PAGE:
If I manage to finish this before the end of my contract in March I’ll use it as a toolbox in the course I’m hoping to do. Unless there are too many mistakes. Then I’ll claim I always intended it to be a prototype, and make another one sometime…

The farm has a ‘general’ kitchen used for all kinds of activities and one commercial kitchen used for preparing food for the homework club. which has to fulfill all kinds of rules and regulations. In particular, it should have a paper towel and soap dispenser: apparently failure to have one of these can cause an outbreak of biblical-quality plagues and the arrival of the four Horsemen of the Apocalypse (carrying a nasty letter from the Hygiene Department).

Of course we could buy a dispenser, but that would be boring and would require us to actually spend money, so the boss told me to “have a look and see what you think would work”.

I got together with some of the kids in the workshop*, and we made this.


I hadn’t done this sort of thing since I was officially signed off sick from my apprenticeship a year ago, and the space I had to fit the thing was squeezed between the wash basin and a fuse box**. I distinctly saw a spark come out of a hole I was drilling at one point but the cook is a former electrician and he assured me that if I had hit a live wire the resulting sparks would have reached halfway across the kitchen, so we carried on and I managed not to look too surprised when it fitted first time.


The piggy was made by incredibly competent student and former fashion designer M, who spent six weeks simultaneously putting up with me and the children, and somehow organising our chaotic workshop ‘when she had time’. Unfortunately she has since left the farm to complete her training as a kindergarten teacher.

There were mutterings that having a little pig in a strictly vegetarian kitchen is at least somewhat ironic, but we liked it, so there.

*We’re always encouraged to do this so the children can learn alongside us, make something for other people, et c. It also means that if we make a mistake, we can say ‘It was a learning project’…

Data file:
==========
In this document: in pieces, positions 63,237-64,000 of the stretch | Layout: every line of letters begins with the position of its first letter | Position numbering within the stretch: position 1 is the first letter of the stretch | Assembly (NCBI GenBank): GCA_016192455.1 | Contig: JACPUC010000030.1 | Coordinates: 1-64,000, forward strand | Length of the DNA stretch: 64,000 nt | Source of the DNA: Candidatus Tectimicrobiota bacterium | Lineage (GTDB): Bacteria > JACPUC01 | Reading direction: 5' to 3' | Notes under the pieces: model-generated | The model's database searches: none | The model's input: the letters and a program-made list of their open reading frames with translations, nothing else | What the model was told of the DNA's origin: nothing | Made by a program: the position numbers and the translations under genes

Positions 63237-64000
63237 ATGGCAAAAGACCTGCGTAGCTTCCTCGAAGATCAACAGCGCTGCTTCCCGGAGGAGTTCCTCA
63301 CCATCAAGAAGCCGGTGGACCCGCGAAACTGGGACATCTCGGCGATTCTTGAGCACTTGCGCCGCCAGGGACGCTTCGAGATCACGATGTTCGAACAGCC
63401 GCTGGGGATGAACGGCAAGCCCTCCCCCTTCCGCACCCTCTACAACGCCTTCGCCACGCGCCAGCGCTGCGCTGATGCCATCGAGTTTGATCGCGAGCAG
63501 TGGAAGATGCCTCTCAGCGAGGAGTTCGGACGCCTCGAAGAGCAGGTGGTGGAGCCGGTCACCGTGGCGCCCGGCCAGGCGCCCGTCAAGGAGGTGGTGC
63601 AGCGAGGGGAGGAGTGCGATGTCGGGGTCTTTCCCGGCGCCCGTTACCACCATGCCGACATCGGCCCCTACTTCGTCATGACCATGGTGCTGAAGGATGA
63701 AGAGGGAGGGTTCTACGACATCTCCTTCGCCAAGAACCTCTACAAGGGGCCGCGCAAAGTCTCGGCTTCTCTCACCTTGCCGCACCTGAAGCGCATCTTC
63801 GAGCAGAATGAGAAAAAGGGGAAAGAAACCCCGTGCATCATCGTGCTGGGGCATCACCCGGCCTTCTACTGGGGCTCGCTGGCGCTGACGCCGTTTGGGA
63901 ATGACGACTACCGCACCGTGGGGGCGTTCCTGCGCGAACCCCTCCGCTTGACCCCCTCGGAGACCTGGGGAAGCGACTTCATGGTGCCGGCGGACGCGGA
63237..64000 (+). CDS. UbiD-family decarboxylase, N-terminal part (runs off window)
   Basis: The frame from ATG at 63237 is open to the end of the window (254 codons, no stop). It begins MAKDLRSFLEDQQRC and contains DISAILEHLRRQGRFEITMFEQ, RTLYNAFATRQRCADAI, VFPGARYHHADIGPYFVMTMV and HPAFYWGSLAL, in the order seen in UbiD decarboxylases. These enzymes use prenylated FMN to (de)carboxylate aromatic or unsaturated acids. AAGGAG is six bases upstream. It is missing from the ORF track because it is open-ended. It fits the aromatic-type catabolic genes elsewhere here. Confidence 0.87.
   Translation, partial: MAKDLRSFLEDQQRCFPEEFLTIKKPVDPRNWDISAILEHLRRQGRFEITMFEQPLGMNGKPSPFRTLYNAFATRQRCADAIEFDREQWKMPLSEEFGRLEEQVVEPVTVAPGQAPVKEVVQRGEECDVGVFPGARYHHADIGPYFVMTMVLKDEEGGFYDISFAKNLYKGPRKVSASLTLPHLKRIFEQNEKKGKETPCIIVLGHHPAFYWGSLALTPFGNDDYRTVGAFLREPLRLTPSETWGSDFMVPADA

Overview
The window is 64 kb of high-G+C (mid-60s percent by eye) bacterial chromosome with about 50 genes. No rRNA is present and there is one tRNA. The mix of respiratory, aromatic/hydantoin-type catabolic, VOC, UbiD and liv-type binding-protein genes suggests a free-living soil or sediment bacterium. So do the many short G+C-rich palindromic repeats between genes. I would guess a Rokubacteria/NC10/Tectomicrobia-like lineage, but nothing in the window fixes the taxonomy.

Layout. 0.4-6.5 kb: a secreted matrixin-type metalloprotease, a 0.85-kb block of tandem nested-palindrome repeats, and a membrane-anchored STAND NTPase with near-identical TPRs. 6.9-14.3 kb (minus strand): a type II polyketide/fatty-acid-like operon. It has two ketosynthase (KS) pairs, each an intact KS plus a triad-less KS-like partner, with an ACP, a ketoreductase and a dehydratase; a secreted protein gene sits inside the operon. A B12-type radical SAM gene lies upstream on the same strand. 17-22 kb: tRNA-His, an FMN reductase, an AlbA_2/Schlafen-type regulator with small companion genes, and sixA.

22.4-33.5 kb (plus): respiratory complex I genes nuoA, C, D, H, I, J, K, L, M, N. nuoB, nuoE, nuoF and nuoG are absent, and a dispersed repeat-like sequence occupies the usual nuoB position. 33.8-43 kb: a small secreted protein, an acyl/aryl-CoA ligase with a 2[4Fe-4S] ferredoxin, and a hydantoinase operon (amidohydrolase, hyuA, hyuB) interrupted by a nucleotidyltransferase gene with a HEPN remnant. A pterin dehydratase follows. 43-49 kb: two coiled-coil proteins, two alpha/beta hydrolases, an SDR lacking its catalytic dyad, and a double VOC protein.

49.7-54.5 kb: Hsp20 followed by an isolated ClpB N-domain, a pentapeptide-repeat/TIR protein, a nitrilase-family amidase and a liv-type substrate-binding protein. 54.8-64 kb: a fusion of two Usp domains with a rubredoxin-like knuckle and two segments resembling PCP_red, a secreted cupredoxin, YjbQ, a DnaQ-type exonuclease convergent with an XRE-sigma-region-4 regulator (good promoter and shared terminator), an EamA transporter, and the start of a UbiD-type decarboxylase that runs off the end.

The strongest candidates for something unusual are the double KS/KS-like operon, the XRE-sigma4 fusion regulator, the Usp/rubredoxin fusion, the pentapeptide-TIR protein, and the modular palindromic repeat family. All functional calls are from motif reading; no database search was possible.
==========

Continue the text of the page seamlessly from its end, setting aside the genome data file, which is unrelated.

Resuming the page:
**Germans seem to take a rather robust approach to electricity and water in close proximity. The same approach applies here to children and animals,  tall climbing frames, and sharp objects.



So, here’s the new office, looking appropriately like a hangout for tree hugging hippies.

I was asked to start work a day earlier than expected, because the person in the workshop wanted to ‘show me around’ before he went on holiday. What he didn’t add was “And then you’ll be looking after the workshop for two weeks.”


During the holidays anyone can come and make whatever they want, so I’ve helped build pencil holders, several ‘boats’ including a galleon, a yacht, and enough pirate ships to lay siege to a small island; three hobby horses, a waste paper basket, lots of swords and a dozen animal shaped bits of wood including this family of elephants destined to be a set of bookends. When I wasn’t doing that I was sharpening blunt chisels and planes and making sure nobody injured themselves in a permanent manner.

To make sure I didn’t cause too many disasters I was teamed up with a ‘summer worker’ who turned out to be highly competent with children, and sewing, fortunately, otherwise all those ships would have been without sails. I got on with the woodwork, using the bigger machines and dealing with requests like “I want a rudder on the ship connected to a steering wheel at the front so that when I turn the wheel the rudder steers the ship”